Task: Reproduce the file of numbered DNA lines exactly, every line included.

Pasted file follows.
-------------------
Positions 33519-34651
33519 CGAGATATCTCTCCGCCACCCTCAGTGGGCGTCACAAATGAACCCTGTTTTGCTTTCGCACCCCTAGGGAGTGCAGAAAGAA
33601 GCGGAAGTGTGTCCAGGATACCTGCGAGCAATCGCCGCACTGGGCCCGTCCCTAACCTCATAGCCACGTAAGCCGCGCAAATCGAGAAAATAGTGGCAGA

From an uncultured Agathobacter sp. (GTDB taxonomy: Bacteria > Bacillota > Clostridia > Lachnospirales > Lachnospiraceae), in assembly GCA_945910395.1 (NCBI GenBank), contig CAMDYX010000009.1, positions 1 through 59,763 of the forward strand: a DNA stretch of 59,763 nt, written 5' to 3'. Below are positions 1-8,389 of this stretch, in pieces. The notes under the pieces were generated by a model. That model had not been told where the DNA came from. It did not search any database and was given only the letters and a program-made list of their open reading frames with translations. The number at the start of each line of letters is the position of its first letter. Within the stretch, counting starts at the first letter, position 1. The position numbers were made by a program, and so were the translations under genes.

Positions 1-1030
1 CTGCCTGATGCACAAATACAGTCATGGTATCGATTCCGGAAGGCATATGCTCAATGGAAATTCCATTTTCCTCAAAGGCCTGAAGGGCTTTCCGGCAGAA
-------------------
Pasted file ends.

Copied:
Positions 33519-34651
33519 CGAGATATCTCTCCGCCACCCTCAGTGGGCGTCACAAATGAACCCTGTTTTGCTTTCGCACCCCTAGGGAGTGCAGAAAGAA
33601 GCGGAAGTGTGTCCAGGATACCTGCGAGCAATCGCCGCACTGGGCCCGTCCCTAACCTCATAGCCACGTAAGCCGCGCAAATCGAGAAAATAGTGGCAGA

From an uncultured Agathobacter sp. (GTDB taxonomy: Bacteria > Bacillota > Clostridia > Lachnospirales > Lachnospiraceae), in assembly GCA_945910395.1 (NCBI GenBank), contig CAMDYX010000009.1, positions 1 through 59,763 of the forward strand: a DNA stretch of 59,763 nt, written 5' to 3'. Below are positions 1-8,389 of this stretch, in pieces. The notes under the pieces were generated by a model. That model had not been told where the DNA came from. It did not search any database and was given only the letters and a program-made list of their open reading frames with translations. The number at the start of each line of letters is the position of its first letter. Within the stretch, counting starts at the first letter, position 1. The position numbers were made by a program, and so were the translations under genes.

Positions 1-1030
1 CTGCCTGATGCACAAATACAGTCATGGTATCGATTCCGGAAGGCATATGCTCAATGGAAATTCCATTTTCCTCAAAGGCCTGAAGGGCTTTCCGGCAGAA